KYOCERA: What is the most important …word?
By Gery L. Deer
Creative Director, Senior Writer
“The difference between the right word and the almost right word is the difference between lightning and a lightning bug.” – Mark Twain
I often find myself explaining to associates or clients the importance of using the most precise wording in a presentation, advertisement or other marketing material. Words create a company’s message and establish a unique, public voice. A well-crafted message, no matter how insignificant it might seem, is vital to maintaining your business’s public image and credibility.
Even with a flashy website or a colorful brochure, if the wording is not spot-on, the intent could be lost completely and that will cost you sales. Recently, however, I was reminded how even the big boys can get it totally wrong.
A few weeks ago I was watching one of the cable news channels when a commercial came on for KYOCERA Document Solutions. The ad featured a string of vignettes on the theme, “What is the most important document …,” followed by video clips with related text that finished the sentence.
For example, one of the vignettes showed a doctor looking through a medical chart with the phrase, “…when information is everything.” Let me start by saying that I believe, in concept, this ad is brilliant. The message is clear, it is easy to follow, and designed to ‘soften’ the company’s image with American consumers, showing it’s accessibility with both business and individuals. Even the flow of the scenes and background guitar music interlaced with shots of the printing somehow really work to deliver the point.
Unfortunately, all at once, that wonderful creativity grinds to a screeching halt, ruining the spirit of the message and diminishing KYOCERA’s credibility in one fell swoop. Here’s how the ad goes terribly wrong.
In one shot, a massive stack of file folders is shown in the foreground of what looks like a courtroom. Behind them, presumably seated at the defense table, is the accused with the overlaid text, “… to prove a man’s innocence.” Oops.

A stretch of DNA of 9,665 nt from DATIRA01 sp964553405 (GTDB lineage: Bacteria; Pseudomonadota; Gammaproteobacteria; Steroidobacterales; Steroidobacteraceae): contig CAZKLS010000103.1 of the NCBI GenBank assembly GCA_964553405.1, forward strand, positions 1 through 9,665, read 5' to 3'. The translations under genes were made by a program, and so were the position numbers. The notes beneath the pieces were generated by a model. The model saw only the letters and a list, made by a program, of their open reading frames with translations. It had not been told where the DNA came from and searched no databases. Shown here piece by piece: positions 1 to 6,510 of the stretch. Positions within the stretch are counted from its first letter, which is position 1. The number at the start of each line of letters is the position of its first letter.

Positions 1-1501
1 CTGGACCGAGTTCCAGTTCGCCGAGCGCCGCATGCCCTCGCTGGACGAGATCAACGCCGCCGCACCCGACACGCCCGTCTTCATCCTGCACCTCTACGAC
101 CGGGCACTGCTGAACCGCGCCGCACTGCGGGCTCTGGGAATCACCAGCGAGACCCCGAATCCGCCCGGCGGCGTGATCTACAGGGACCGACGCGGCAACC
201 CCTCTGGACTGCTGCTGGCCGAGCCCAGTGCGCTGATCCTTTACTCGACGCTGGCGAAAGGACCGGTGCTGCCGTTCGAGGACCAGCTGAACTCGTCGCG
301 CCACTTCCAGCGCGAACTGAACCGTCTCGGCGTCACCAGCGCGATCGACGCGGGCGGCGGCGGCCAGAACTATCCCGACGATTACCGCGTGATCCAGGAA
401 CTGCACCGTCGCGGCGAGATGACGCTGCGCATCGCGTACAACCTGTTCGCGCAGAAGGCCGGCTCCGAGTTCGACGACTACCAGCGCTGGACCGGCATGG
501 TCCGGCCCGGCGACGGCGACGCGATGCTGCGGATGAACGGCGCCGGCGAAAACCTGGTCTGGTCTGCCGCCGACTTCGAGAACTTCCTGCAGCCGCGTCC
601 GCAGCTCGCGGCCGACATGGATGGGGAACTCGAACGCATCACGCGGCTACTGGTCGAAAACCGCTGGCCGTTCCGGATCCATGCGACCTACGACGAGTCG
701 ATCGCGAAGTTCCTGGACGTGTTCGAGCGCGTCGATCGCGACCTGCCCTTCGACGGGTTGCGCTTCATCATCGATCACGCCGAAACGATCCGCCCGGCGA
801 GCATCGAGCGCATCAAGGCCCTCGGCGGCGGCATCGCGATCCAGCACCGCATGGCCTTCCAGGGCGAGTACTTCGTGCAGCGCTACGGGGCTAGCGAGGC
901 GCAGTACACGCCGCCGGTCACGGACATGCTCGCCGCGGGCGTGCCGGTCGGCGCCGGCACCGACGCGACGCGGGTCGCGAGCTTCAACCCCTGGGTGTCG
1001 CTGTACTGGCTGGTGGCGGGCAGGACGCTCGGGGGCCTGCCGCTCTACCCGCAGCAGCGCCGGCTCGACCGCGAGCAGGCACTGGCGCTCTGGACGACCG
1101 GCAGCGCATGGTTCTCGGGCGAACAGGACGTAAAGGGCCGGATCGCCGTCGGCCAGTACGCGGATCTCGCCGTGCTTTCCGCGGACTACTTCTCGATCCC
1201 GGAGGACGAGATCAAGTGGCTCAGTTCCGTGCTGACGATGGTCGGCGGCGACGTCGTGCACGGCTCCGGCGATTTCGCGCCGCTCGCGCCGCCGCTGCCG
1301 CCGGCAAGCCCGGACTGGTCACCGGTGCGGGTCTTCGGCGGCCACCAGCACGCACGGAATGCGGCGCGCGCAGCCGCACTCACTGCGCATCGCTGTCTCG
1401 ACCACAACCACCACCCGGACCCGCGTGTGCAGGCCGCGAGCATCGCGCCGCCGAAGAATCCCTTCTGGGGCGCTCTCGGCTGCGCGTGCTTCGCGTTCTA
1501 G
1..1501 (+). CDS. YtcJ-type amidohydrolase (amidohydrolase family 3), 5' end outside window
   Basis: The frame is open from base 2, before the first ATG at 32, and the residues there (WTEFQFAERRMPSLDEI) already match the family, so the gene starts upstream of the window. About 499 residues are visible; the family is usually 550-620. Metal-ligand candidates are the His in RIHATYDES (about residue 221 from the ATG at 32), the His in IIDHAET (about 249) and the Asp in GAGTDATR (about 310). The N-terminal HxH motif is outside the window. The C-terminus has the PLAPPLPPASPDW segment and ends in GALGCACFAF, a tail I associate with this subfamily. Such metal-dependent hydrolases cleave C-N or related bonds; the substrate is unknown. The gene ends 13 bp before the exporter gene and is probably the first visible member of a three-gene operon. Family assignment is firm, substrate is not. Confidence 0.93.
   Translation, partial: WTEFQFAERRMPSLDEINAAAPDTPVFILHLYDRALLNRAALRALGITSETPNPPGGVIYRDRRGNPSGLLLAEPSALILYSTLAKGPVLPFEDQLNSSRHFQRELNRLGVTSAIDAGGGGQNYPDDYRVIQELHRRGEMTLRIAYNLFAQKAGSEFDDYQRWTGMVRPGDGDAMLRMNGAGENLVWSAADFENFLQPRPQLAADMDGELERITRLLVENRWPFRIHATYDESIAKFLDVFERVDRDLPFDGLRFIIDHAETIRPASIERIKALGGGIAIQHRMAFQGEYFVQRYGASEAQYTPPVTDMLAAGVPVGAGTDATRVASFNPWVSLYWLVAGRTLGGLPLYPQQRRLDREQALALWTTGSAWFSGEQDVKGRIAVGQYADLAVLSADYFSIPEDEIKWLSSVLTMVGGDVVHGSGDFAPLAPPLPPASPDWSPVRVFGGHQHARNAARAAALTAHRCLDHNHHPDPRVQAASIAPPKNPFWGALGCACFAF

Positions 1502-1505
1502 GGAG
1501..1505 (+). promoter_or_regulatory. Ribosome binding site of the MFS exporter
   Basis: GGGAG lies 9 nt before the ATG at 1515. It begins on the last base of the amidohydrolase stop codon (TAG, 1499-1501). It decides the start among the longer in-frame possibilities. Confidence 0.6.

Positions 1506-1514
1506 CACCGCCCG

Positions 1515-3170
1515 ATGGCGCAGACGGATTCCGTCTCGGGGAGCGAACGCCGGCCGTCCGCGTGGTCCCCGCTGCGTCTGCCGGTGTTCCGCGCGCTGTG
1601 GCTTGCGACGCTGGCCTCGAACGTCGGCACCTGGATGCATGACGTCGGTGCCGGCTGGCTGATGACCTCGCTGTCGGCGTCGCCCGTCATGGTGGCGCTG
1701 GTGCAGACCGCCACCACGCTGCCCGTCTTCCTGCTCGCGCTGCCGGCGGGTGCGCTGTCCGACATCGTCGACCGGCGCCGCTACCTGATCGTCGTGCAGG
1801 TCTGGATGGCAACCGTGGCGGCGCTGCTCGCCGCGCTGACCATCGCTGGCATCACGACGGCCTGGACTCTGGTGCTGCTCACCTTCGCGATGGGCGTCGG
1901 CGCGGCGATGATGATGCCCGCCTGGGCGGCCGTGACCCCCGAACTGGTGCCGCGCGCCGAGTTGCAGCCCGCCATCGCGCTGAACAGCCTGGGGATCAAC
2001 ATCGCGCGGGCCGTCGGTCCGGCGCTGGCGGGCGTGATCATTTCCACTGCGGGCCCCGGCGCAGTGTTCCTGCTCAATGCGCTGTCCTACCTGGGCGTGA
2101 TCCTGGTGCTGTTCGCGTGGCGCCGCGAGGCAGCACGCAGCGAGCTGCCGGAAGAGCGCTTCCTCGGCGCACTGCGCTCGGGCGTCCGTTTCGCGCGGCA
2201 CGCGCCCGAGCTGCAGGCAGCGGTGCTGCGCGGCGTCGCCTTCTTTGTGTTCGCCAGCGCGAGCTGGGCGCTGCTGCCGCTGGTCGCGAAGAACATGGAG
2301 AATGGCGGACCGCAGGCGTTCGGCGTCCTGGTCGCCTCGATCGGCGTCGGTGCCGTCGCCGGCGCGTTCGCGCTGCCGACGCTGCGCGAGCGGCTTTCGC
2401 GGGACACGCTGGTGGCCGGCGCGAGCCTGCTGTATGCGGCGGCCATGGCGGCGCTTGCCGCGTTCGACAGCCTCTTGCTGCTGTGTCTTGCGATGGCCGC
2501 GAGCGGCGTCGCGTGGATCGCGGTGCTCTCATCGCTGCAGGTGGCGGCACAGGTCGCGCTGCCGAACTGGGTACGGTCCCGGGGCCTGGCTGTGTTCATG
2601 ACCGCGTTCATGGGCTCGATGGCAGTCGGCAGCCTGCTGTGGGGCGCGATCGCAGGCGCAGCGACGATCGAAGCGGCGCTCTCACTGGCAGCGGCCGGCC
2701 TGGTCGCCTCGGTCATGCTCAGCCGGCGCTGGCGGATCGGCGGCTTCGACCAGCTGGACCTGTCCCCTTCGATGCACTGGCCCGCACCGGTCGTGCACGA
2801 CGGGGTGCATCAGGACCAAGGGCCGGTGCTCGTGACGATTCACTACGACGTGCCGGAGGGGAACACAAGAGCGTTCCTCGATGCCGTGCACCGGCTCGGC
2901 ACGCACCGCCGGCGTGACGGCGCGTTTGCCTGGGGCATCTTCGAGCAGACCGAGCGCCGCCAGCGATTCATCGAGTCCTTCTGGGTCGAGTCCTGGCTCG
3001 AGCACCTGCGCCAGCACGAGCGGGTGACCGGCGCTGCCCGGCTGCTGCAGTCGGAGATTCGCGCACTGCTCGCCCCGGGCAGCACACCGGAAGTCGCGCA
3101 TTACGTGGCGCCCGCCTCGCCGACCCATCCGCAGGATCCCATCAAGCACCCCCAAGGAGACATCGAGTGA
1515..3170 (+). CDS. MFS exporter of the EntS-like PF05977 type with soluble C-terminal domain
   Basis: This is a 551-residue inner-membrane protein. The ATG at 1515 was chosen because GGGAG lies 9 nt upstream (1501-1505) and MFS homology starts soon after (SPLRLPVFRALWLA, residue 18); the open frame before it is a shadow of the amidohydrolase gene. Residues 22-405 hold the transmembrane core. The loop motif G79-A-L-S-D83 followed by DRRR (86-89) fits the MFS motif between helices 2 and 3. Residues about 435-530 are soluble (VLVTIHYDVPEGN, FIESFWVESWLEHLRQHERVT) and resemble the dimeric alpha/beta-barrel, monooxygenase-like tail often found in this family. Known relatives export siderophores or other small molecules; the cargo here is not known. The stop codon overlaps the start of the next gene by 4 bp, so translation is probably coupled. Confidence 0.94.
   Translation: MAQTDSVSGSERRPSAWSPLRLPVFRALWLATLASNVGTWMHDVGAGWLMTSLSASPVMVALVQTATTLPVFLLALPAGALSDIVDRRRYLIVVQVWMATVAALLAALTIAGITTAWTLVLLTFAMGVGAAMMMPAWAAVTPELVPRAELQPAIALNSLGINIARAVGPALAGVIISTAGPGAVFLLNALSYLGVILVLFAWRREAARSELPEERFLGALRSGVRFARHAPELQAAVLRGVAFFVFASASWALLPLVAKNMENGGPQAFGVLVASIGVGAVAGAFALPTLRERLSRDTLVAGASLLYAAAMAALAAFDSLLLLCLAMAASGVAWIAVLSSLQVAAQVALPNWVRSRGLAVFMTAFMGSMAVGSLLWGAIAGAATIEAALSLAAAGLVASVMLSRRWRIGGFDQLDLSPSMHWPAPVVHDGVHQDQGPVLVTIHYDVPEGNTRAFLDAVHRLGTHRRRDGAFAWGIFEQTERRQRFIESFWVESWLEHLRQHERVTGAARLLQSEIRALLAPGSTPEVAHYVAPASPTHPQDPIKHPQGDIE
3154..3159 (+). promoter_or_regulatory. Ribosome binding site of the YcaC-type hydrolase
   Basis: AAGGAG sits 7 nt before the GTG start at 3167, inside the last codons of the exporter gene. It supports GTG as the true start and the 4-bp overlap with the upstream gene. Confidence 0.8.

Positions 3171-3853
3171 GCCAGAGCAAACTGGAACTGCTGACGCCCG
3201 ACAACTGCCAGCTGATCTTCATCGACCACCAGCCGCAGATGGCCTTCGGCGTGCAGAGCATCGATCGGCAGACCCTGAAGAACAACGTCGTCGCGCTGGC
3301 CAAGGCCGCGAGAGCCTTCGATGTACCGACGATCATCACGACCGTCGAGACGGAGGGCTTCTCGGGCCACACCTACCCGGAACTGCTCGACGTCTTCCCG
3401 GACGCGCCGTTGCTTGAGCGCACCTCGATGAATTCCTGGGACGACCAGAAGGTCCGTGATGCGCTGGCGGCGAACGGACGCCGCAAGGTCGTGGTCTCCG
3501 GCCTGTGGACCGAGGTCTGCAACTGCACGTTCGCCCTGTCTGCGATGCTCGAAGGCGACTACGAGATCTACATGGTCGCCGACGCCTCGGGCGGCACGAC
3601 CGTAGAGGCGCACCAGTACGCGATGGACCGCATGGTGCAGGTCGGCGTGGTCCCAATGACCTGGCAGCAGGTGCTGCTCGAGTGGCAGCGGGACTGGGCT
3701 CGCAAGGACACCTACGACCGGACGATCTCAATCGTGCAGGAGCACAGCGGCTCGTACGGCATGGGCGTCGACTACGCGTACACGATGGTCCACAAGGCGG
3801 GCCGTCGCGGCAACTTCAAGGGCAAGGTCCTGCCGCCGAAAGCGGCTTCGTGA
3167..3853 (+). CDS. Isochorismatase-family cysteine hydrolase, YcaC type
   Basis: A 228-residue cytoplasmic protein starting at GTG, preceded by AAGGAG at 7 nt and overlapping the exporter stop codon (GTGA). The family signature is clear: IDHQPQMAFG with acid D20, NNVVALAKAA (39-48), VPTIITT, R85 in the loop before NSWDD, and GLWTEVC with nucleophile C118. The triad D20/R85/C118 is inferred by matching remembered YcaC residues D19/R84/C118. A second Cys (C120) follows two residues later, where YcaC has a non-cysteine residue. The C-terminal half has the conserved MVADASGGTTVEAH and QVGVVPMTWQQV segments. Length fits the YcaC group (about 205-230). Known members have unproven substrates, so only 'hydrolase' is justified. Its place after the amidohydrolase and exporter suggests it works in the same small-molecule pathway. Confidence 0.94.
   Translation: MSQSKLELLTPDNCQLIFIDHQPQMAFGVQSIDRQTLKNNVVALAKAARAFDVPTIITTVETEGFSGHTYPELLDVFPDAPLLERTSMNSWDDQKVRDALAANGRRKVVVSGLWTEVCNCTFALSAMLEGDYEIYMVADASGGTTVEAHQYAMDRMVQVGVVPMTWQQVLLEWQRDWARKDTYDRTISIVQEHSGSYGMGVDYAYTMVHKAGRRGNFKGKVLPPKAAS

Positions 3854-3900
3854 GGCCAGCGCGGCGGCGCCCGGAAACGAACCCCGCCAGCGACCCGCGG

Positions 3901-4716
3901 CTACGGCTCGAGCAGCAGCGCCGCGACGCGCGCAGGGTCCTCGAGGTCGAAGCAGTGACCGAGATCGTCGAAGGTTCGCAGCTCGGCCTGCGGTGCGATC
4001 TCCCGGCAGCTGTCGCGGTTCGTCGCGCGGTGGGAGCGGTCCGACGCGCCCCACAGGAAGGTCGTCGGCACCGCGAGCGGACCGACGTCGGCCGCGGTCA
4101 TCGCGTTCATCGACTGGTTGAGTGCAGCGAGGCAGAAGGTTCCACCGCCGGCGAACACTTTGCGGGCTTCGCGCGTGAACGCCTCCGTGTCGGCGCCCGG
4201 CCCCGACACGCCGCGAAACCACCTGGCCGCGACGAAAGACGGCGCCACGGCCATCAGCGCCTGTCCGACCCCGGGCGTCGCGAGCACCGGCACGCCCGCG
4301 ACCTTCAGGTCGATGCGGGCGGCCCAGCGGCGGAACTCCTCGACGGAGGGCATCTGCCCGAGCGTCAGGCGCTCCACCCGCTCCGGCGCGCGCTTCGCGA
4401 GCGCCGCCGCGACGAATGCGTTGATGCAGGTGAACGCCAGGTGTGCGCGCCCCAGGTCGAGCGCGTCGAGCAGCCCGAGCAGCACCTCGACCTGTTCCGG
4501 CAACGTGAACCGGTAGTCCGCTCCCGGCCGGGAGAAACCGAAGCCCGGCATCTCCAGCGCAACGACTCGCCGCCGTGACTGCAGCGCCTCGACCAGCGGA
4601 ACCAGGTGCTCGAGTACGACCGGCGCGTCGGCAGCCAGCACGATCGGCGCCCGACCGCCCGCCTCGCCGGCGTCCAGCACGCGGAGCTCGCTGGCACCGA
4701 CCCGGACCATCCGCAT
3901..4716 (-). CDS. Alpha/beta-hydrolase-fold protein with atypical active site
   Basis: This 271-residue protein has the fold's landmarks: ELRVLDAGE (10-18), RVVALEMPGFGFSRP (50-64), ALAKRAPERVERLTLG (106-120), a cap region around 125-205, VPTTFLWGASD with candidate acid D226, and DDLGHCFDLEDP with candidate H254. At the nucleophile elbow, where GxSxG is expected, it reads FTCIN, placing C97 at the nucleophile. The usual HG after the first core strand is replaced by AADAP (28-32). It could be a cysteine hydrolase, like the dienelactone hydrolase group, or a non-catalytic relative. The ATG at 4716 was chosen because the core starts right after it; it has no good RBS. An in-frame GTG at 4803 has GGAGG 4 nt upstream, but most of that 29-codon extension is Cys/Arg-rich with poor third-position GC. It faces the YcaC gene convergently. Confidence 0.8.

Yes, oops. “To prove a man’s innocence,” they say? Maybe you don’t see the problem, so let me enlighten you, and please keep in mind this advertisement was meant to target the American buyer. (See the accompanying screen shot and video link.)
I’m uncertain in what country that court room is supposed to be, but in America, although it may not seem so at times, a defendant is innocent until proven guilty, not the reverse. The burden of proof is on the prosecution and the state, not the defense. I can pretty much guarantee if you were the defendant, the wording of this phrase would mean everything to you. Additionally, the choice of phrase leaves the message flat and a bit weak compared to some of the others used in the piece.
Given the context, I believe that what they meant to say was, “…to defend a man’s innocence.” By changing the word, “prove” to “defend,” the phrase is now accurate and keeps to the point of the commercial, which is intended to impress upon the viewer the importance of documentation and how KYOCERA can help meet that need.
Drawing even more negative attention is the fact that in the entire one-minute commercial the courtroom piece is the only one with a static photograph behind the text, rather than an a video clip. Now notice in the still photo that the defendant seems to be a person of color (he appears Hispanic, but it’s uncertain) and now you have a clearly insensitive stereotype, along with a seriously poor choice of words.
Does this seem nit-picky? I don’t think so. With no spoken language in the piece, the words carry all the weight and the phrasing in each vignette is intended to complete the main thought of the message. It’s also just plain lazy creative work in an ad produced by a multi-million-dollar, internationally-known company, not a guy shopping his plumbing business on windshield fliers. They should know better.
After seeing the ad, I tried to contact Pete Hendrick, currently listed as the Vice President of Marketing at KYOCERA Document Solutions Americas, in New Jersey. Assuming I was aiming for the right party, it’s no surprise I have had no response to my inquiries. Disappointing, since, from a business and image standpoint, this is an important issue, particularly for a company running an ad campaign designed to stress the significance of documentation.
In my mind, the words are what make the documents so valuable, particularly as portrayed in a court battle. Why wouldn’t the ad developers want that statement to be accurate and far more powerful than the way it’s currently shown? I hope that someone at KYOCERA eventually sees their mistake and corrects it, if for no other reason than to maintain the professional image of a company whose products are based on precision.
So, I suppose the question to KYOCERA’s marketing department is, “What is the most important …word?”
Watch the original full video here:
UPDATE – May 27, 2014:
The 2014 Kyocera ad was a grand improvement over last year’s version. The wording is spot-on and the imagery is perfect. Well done! Here’s the updated ad – maybe someone heard us?